been paid we will publish a list of those who paid. Please take
due notice and govern yourselves accordingly. 'Trustees.
Mrs. Rosa Pace, formerly of this city but now a resident of
Desdemona, is here on a visit to relatives and friends.
During the absense of Archie Frew, the duties of shipping
clerk in the mining office will devolve upon Mart Williams.
Miss Mittie Brazil has returned to her home in Cisco after
having spent a very pleasant visit here with relatives and friends.
W. K. Gordon, F. S. Cronk and Robt. H. Ward, were visi-
tors in the metropolis—Fort Worth—the early part of the week.
C. W. Minis, a cousin of our own Charley," came in during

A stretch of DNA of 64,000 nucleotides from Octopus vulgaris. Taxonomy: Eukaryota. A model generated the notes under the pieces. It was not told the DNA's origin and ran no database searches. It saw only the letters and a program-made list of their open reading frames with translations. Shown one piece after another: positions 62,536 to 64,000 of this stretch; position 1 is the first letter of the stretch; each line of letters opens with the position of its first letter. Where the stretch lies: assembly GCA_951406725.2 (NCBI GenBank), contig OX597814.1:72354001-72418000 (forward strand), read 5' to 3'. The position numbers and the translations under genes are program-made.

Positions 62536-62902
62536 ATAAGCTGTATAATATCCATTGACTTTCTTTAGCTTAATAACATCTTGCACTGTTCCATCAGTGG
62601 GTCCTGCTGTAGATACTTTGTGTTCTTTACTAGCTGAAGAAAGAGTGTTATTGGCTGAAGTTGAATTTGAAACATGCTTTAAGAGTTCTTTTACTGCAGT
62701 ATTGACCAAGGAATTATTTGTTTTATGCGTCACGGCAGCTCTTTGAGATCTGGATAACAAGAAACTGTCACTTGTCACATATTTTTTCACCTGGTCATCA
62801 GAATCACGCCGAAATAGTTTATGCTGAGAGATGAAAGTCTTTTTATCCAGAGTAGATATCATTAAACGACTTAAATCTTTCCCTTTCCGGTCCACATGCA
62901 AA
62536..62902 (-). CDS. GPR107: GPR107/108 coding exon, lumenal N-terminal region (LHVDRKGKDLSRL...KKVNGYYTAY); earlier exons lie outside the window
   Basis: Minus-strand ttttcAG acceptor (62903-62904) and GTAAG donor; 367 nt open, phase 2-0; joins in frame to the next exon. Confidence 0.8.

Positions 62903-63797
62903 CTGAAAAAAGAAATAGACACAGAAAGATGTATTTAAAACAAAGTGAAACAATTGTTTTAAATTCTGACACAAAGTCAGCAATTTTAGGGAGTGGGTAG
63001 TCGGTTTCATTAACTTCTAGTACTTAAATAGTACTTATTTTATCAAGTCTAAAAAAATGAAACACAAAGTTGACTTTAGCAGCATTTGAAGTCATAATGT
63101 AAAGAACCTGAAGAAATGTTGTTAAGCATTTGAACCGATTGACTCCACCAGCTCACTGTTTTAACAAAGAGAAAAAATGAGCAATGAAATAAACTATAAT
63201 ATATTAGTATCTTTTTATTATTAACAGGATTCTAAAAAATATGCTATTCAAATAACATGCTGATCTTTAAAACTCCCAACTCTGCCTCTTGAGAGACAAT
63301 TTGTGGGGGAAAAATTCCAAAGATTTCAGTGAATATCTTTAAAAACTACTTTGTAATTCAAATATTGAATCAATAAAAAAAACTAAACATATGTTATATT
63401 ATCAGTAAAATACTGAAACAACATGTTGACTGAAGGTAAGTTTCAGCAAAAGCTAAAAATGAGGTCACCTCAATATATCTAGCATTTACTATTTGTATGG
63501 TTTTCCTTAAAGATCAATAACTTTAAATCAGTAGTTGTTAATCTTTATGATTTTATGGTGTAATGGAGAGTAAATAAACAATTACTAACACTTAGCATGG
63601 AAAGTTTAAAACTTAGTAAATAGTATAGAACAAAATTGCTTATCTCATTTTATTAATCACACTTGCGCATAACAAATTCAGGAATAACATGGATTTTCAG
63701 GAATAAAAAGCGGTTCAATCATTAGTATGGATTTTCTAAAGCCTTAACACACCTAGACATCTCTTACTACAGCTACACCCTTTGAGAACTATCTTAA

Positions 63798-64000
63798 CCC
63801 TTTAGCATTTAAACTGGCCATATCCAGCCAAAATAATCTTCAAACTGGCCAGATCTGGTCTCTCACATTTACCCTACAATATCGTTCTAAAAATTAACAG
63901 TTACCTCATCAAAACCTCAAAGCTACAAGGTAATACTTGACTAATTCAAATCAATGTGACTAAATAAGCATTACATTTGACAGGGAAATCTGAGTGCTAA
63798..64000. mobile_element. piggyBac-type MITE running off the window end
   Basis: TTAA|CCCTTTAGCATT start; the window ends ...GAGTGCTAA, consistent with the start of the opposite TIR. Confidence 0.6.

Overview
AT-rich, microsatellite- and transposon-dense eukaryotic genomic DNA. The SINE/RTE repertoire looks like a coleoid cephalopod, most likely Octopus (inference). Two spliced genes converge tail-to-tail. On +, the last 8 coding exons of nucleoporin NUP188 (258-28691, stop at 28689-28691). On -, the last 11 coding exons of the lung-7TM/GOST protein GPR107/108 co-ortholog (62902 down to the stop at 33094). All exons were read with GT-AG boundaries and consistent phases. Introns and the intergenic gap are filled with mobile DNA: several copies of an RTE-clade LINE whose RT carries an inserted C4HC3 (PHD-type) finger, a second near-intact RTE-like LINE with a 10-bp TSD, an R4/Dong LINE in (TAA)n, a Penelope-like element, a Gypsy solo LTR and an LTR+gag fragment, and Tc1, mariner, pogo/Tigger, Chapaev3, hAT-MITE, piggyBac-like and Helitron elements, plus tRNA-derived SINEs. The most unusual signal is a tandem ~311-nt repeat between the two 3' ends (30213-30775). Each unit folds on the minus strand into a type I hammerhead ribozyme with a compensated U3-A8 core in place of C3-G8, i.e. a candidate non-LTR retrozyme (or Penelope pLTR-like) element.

the week from Fort Worth and is now snugly esconsed as cashier
in the general store.
Mr. Bassett of whom mention was made in our last issue, left
during the week for his home in N. Dakota at which place he will
wind up his business affairs preparatory to taking up his per-
manent residence here in Thurber.
Chas. Oppenheim. representing a large wholesale house of
Dallas was here during the week interviewing the merchants.
Charley did not slight the Miner office on his rounds but drop-
ped in and gave us a cheery "howdy."
Archie Frew, everybody knows Archie, left last Wednesday for
a visit to his old home in Guelph, Canada, and will be absent
ten or twelve days. It is quietly rumored that he will return
with rice in his hair. Look out for him, boy's, and get ready to
give him a grand old chivarn.
Moore ought to stand his half.
Reeves certainly can roll a baby carriage.
'The restaurant is nearly ready for operation.
Ed said he took one oyster too many last Saturday night.
The grays make a good team—and know their business.